Push & Frontside Betty

Does anyone remember “Frontside Betty” website and Push skateboard magazine? Both were created by Denise Williams in Halifax, Canada in the early 2000s. The world wide web was a gamechanger and Williams was motivated to reach other isolated womxn skateboarders, to shift the ratio of representation, and be a resource.

Denise wrote on her website:

“Once upon a time, I was a lonely girl skater in a big city. I went to the indoor park a few times a week, but there were never any other girls there and the guys seemed to want little to do with the girl in the corner teaching herself kickturns. As much as I loved skating, it was necessary to give myself a serious pep talk to get motivated to go back to the park each day. On the wall beside my desk there was a picture of Jessie Van that I’d torn out of a magazine, one of the few pictures of a female skater that I’d seen in print. Each time I needed motivation, I looked at that picture and it reminded me how much I enjoyed skateboarding, how much I had a right to be a skateboarder, and how it wasn’t worth it to let loneliness and lame people get I the way of that. I went back to the park” (D.W.).

In the April 2003 issue of Transworld, a short review of “Frontside Betty” was featured. It said, “A whole Web site devoted to females on skateboards? Yep. It’s pretty damn cool, too… Overall, there’s excellent pictures and coverage, a good links section and a Web forum to keep everyone in touch.” It was a kind gesture to acknowledge the website but amongst hundreds of pages of ads and articles featuring male professional skaters, it was buried. You had to be in the know!

Denise then launched Push in 2002, which was a fantastic free magazine in full-colour with a focus on womxn skateboarders, launched. The first edition was a supplement within International Longboarder magazine, featuring nine-year old Alexis Schempp on the cover, launching herself off the roof of a parked vehicle.  

Push offered well-written articles, as well as mock horoscopes, and hilarious jabs at the mainstream skate industry and dudes, both the pro skaters and those who submitted editorial “feedback.” For example, in the 6-page coverage of Slam City Jam 2002 by Rhianon Bader, the “boyzz” are offered a tiny blurb. “The boy skateboarders had a great showing this year, with Rodil Junior beating all the other boy skateboarders with his good skateboard tricks…” haha! There’s a wee photo of Eric Koston – inspired to try a flip trick after witnessing Lauren Perkins compete.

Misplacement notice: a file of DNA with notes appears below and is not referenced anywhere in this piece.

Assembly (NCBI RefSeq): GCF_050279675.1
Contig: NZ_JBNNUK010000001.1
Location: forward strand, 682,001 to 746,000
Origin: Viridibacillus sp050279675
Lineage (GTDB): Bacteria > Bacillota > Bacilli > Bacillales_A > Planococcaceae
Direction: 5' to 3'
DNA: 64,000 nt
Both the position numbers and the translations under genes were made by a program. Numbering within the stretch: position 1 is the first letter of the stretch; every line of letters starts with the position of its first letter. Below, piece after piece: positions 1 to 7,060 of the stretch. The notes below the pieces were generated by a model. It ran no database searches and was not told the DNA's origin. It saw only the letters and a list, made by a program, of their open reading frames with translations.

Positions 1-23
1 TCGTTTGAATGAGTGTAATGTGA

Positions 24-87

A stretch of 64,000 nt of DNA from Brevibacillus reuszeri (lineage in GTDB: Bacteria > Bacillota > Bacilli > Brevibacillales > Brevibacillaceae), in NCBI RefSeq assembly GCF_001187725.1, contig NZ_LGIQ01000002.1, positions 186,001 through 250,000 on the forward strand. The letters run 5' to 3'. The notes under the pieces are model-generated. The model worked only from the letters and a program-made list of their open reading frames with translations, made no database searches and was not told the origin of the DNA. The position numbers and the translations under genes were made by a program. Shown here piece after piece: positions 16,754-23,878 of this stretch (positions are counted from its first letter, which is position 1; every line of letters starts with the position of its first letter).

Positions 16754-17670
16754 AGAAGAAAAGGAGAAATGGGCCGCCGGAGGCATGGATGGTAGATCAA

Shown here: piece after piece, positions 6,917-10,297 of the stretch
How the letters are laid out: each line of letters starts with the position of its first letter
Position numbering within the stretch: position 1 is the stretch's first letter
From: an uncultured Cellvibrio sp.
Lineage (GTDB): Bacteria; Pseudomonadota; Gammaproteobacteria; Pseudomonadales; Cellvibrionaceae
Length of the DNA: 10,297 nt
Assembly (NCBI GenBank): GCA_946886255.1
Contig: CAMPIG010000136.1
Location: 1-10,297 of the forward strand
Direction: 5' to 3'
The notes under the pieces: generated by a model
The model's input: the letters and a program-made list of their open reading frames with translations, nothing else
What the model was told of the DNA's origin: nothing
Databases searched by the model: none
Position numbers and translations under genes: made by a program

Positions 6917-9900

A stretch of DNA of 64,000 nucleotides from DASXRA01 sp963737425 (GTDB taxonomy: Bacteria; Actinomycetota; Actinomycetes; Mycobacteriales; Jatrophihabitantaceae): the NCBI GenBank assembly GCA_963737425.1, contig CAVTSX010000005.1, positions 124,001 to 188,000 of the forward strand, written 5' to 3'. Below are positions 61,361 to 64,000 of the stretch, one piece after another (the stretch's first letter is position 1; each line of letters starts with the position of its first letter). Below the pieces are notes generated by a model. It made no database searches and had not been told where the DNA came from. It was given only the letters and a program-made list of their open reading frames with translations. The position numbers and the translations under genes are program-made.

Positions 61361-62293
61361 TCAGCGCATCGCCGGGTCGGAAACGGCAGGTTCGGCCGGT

Cover photos by: Bryce Kanights & Patty Segovia

The magazine folded after four issues, but it made an impact, introducing readers to the latest ripping skaters and legends like Peggy Oki. Push provided in-depth coverage of contest results, product reviews, and sponsor updates. Flipping through the pages you’ll see ads for Cherry Skateboards, Nikita clothing, Rookie skateboards, and features on Villa Villa Cola, the All-Girls Skate Jam, Gallaz Skate Jam, Slam City Jam, etc.

Williams also contributed an article for Concrete Wave magazine (Winter 2002) on the progress of womxn in skateboarding and coined the idea that we had created a “scene within a scene,” or “subculture within a subculture.” She explained how it was difficult to generalize the universal experience of a skateboarder, and the same goes for womxn, but “the truth remains, however, that the divisions are out there, whether they exist in your scene or not. And they’re discouraging girls who want to skate.”

Williams’ contributions meant so much to my friends and I. In my thesis paper, I explained: “I was skating at Jarry in Montréal with five other girls when the [Push] Spring 2003 edition was distributed to us by a friend. We pored over the 32 pages, discussing the interviews, product reviews, letters, mock horoscopes, and photos, and were inspired by what we saw because finally this was a magazine just for us that was not tainted by an outsiders’ conventional view of what it means to be ‘extreme’ and feminine.”

Thank you @lettergrade


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